Tuesday 23 January 2018

Supplies of water could be off until weekend

Paul Melia and  Ralph Riegel

TENS of thousands of households could be without fresh drinking water until Saturday despite rain being forecast for the rest of the week.

Many families have little or no water supplies because of record demand and burst pipes since the big freeze.

Local authorities across the country said the demand for water has exceeded available supply, which is now at a "critical" level.

Many local authorities have started to ration supplies because they say that some people are leaving taps running to stop pipes from freezing.

Problems are exacerbated by burst water mains caused by the thaw.

Environment Minister John Gormley said that councils were pleading with the public to conserve supplies.

"We've been informed that water is now the crucial issue," he said. "The councils are fixing burst mains and trying to get people to conserve. The councils report that demand is up 25pc and the majority is due to people letting their taps run.

"This (running taps) has traditionally been the response and has been the advice from some quarters but we do also have the issue of burst pipes."

A record amount of water was used in Dublin last week, and in Co Cork some 4,500 homes were left without running water yesterday for the second time in three months.

Householders across the country were forced to depend on stand pipes erected at water mains and water tankers.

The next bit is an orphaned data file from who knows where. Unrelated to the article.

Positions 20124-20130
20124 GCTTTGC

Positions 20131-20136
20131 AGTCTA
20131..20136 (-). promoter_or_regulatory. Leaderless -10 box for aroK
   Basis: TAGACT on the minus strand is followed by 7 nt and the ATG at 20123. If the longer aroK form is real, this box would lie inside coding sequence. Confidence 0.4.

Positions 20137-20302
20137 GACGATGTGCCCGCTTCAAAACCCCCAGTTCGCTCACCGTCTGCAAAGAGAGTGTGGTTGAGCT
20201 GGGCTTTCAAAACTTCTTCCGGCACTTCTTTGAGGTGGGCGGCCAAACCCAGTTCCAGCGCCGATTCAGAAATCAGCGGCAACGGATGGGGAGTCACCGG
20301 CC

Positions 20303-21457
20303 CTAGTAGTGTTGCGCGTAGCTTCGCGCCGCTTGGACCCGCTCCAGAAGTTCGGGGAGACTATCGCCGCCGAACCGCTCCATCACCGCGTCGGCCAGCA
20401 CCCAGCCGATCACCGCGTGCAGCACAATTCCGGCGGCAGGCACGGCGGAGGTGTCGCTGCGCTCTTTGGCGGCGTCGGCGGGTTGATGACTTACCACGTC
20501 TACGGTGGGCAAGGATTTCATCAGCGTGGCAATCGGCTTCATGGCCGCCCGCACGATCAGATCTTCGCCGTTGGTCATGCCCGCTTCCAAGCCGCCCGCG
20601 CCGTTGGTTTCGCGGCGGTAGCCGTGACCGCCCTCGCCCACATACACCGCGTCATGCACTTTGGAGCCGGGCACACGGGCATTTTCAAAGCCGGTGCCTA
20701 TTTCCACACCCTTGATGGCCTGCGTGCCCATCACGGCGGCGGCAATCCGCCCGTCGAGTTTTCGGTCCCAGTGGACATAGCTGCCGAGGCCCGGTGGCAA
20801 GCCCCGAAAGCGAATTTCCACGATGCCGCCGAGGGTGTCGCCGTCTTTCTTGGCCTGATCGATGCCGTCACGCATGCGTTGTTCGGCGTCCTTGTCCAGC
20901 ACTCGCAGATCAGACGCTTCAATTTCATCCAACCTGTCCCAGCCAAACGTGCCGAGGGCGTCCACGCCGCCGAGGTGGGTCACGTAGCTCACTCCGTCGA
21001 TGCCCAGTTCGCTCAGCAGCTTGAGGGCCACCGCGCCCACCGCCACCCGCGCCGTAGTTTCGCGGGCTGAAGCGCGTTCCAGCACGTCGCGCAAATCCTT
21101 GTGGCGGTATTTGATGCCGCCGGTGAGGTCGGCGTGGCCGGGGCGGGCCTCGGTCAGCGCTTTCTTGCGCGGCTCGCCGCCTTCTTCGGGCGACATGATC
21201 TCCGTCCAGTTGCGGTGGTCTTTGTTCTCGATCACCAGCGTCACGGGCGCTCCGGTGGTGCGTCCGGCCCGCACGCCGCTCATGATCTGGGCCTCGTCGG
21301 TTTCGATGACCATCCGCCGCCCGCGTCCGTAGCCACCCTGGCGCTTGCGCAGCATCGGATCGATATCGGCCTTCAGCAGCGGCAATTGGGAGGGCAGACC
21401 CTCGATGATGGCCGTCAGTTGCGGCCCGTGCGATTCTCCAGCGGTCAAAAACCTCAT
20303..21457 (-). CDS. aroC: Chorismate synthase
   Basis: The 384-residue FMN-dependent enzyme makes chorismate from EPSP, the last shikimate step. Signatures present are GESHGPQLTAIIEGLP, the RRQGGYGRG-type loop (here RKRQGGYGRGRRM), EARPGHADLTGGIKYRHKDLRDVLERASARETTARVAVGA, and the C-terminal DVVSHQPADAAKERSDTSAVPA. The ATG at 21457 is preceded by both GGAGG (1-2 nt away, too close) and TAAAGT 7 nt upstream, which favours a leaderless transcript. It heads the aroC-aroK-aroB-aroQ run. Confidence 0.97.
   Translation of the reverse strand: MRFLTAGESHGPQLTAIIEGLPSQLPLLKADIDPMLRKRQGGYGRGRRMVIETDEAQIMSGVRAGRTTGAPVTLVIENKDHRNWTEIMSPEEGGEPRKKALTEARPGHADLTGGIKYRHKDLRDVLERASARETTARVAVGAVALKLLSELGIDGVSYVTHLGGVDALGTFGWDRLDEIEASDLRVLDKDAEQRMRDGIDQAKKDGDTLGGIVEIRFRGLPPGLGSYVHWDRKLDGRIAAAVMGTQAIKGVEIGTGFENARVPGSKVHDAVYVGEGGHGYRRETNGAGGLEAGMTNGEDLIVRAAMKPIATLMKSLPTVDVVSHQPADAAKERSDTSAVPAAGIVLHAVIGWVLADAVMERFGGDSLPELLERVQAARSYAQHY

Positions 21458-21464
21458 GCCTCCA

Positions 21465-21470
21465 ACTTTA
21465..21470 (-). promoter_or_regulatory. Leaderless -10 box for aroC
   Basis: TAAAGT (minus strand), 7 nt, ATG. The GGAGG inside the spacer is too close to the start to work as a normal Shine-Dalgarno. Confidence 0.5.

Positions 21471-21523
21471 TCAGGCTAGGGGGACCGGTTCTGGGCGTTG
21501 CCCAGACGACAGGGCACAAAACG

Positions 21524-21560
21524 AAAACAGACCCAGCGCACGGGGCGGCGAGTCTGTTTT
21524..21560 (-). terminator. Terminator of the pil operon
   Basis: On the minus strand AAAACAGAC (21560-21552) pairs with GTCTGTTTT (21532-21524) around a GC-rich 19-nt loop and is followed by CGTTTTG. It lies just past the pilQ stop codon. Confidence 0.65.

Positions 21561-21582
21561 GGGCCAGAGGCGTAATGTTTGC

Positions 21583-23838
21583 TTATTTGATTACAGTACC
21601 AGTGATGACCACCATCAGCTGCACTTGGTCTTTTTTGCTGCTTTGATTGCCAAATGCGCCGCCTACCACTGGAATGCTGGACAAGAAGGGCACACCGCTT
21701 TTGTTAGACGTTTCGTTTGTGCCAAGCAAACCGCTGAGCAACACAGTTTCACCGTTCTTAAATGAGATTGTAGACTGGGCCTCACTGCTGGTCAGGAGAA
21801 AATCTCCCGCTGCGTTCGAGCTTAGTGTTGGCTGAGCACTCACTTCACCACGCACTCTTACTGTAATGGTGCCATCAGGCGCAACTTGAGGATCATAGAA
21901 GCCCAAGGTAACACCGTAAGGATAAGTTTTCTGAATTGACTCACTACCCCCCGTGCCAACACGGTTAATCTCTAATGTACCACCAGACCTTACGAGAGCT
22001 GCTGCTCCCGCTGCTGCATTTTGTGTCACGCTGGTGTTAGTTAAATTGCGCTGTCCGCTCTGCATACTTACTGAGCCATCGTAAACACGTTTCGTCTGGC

City and county managers have urged householders to conserve water or face supplies being cut off.

Fingal Co Council, which has experienced widespread disruptions to supply over the past three days, said it "hoped" to have normal supplies by the end of the week.

But once the ice and snow melted, local authorities could find that mains buried underground had also ruptured which could delay the restoration of full services.

"We're hoping by the end of the week to have things back to normal," senior engineer Lar Spain said. "There's no doubt that people running their taps are contributing to the problem.

"The thaw should be finished in the next couple of days, and it's only when that's finished will we know the bursts that have occurred because of the frosts.

"I've no doubt there will be burst pipes that happened or will happen underground and they're the ones that are hard to find.

"This has been a major difficulty. In the Dublin region, we would consume 520-530 million litres a day, just before last weekend it reached 628 million litres per day which we have never gone to before."


Dublin City Council said there was no shortage of water and, while it was reducing pressure, the problem was compounded by 1,200kms of the city's 8,000kms of water mains being more than 100 years old and prone to cracking.

Persistent rain and conservation efforts meant Galway city was not badly hit, but the council said demand was now in excess of production.

Meanwhile, Transport Minister Noel Dempsey has said that local authorities are unlikely to have the costs of tackling the big freeze and water supply problems met by the Government.

City and county councils have racked up huge overtime bills and it is unclear as to who will meet the cost. While the Government would try to be "helpful", additional money was unlikely to be available.

"We will obviously listen to local authorities," he said. "80pc of roads maintenance comes from state grants. In the event I don't get extra money, which will be difficult, I will focus on repair and restoration. The NRA will also discuss costs with the local authorities. We have to work within budgets."

  • Additional reporting by Brian McDonald and Shane Hickey

Irish Independent

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